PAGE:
I remember a Thursday morning back in April 1998 when I walked into my office to find someone sitting with their feet up on my desk, face hidden behind a newspaper. For those who have never been part of managing a concert venue, it would be difficult for you to understand that your relationship with your office goes far past it being a place of “work.” I regularly walked in the door at 8 or 9AM and didn’t leave until the wee hours of the following morning.The Metro was my home, and my office was very much “my” room. I was taken aback with someone so comfortably perched at my desk.
I, politely as I could, bid whomever it was “Good morning!” Slowly the newspaper moved down until I could see a baseball cap, then a set of bemused be-speckled eyes, some well-groomed facial hair and a whimsical grin. Rick Nielsen, the famed guitar player for Cheap Trick, smiled at me and asked, “Is this your desk?” After a pause, I came to my senses and remembered this was the first of four days and nights we would be hosting Cheap Trick.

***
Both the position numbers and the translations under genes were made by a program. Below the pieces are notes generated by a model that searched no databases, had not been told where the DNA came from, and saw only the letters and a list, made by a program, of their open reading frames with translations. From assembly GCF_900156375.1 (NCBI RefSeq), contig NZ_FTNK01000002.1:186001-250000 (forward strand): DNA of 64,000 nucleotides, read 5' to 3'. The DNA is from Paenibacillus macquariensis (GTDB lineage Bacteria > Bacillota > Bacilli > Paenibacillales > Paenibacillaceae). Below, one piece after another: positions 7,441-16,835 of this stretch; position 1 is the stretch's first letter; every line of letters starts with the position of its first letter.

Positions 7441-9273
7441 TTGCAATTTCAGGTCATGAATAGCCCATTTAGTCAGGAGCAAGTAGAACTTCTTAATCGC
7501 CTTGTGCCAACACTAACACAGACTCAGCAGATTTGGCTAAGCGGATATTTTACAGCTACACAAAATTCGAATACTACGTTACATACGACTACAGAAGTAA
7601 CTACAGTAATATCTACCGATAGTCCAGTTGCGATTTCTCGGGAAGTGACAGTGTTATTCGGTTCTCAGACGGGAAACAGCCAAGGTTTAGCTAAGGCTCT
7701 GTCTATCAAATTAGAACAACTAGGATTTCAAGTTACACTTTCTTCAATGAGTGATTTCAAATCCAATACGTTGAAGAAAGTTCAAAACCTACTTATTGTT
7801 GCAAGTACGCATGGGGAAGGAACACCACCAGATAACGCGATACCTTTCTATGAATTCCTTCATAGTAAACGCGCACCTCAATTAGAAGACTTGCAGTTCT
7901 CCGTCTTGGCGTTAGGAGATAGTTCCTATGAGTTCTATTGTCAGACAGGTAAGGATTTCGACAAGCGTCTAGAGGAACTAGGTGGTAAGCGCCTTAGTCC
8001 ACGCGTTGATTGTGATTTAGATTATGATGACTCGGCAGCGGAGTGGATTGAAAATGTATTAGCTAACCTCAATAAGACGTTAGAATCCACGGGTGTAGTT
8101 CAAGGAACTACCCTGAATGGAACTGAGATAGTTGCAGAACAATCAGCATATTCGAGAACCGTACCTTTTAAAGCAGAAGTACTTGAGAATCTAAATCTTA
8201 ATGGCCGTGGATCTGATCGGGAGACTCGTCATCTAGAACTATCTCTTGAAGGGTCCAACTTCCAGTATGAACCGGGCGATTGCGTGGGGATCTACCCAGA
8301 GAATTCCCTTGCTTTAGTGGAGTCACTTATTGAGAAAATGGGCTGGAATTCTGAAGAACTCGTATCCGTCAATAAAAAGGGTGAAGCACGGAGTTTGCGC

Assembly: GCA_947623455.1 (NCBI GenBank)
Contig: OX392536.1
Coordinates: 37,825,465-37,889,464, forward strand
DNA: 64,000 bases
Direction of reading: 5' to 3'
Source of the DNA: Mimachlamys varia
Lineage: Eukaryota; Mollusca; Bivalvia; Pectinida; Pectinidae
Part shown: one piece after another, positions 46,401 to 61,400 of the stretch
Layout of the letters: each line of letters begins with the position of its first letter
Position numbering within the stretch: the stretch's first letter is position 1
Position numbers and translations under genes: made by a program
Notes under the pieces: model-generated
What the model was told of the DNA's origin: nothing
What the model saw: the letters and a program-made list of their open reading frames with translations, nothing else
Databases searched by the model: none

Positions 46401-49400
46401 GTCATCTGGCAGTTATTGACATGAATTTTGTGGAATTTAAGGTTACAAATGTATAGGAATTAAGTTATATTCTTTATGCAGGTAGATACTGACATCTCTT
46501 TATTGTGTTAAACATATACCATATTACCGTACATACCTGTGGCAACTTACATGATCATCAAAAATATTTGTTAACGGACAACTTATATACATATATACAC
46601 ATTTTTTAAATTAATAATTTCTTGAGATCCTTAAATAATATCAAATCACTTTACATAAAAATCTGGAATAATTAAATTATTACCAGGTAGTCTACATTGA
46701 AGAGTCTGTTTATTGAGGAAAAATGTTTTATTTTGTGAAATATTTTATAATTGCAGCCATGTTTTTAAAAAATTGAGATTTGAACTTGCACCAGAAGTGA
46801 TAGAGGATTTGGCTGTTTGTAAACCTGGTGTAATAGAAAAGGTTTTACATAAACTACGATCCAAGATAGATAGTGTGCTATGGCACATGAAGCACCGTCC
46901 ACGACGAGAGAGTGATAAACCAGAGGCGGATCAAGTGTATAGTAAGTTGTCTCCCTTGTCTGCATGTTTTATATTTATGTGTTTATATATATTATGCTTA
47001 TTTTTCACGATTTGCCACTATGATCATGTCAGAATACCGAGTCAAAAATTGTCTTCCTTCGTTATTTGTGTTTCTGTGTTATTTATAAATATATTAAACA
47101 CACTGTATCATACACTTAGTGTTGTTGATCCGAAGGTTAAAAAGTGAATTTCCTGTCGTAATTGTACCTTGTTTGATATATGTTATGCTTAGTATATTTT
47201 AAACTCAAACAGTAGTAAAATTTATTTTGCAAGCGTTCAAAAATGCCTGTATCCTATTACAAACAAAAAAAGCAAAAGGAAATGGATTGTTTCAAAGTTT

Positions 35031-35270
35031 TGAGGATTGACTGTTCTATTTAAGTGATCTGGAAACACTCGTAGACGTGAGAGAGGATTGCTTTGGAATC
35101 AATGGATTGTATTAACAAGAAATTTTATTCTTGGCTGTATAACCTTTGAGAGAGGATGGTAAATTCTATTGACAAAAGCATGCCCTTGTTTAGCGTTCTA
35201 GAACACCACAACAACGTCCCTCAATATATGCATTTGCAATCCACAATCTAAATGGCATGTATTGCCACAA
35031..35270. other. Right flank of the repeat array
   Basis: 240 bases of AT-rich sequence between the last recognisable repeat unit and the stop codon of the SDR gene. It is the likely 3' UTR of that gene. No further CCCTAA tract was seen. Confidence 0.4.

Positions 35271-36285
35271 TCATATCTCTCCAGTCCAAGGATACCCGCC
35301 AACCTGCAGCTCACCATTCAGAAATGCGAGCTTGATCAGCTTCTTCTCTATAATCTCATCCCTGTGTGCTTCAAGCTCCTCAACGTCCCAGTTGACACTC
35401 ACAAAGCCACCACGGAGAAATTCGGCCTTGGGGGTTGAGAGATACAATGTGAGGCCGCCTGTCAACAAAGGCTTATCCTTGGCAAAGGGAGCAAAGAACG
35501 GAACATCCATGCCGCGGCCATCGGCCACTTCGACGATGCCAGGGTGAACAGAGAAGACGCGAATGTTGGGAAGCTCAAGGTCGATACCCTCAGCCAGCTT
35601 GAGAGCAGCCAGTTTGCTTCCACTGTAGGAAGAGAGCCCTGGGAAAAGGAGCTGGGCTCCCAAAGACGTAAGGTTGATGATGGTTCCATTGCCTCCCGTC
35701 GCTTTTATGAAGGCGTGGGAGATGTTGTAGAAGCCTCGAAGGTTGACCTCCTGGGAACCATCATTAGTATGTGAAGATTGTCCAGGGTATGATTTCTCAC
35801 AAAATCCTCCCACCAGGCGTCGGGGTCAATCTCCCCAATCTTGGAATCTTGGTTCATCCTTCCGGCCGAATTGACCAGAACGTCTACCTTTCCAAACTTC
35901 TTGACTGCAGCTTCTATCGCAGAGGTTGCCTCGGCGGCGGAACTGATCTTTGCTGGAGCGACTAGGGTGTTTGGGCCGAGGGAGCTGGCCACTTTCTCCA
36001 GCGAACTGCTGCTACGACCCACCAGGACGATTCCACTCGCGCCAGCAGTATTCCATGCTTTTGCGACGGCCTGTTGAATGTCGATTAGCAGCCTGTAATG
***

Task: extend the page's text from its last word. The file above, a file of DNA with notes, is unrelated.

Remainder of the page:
They were set to play four classic albums front-to-back supported by four great bands: Local H, Smashing Pumpkins, Smoking Popes and tripl3fastaction. It was just the start of what was sure to be a momentous weekend for the band and for Metro. I smiled in return and asked Rick if he would be willing to trade my desk for the black leather club chair which sat opposite. He replied, “Of course,” and spent the morning reading while I was busy designing a few flyers, confirming journalists’ attendance and readying the final guest lists.
I was never a huge Cheap Trick fan before that weekend, but they sure did rock. Few bands connect with their fans like the Trick and their live show is amazing. Between them, their four incredible opening acts and all the guest appearances as they ripped through four classic albums, the roof was just about blown off Metro.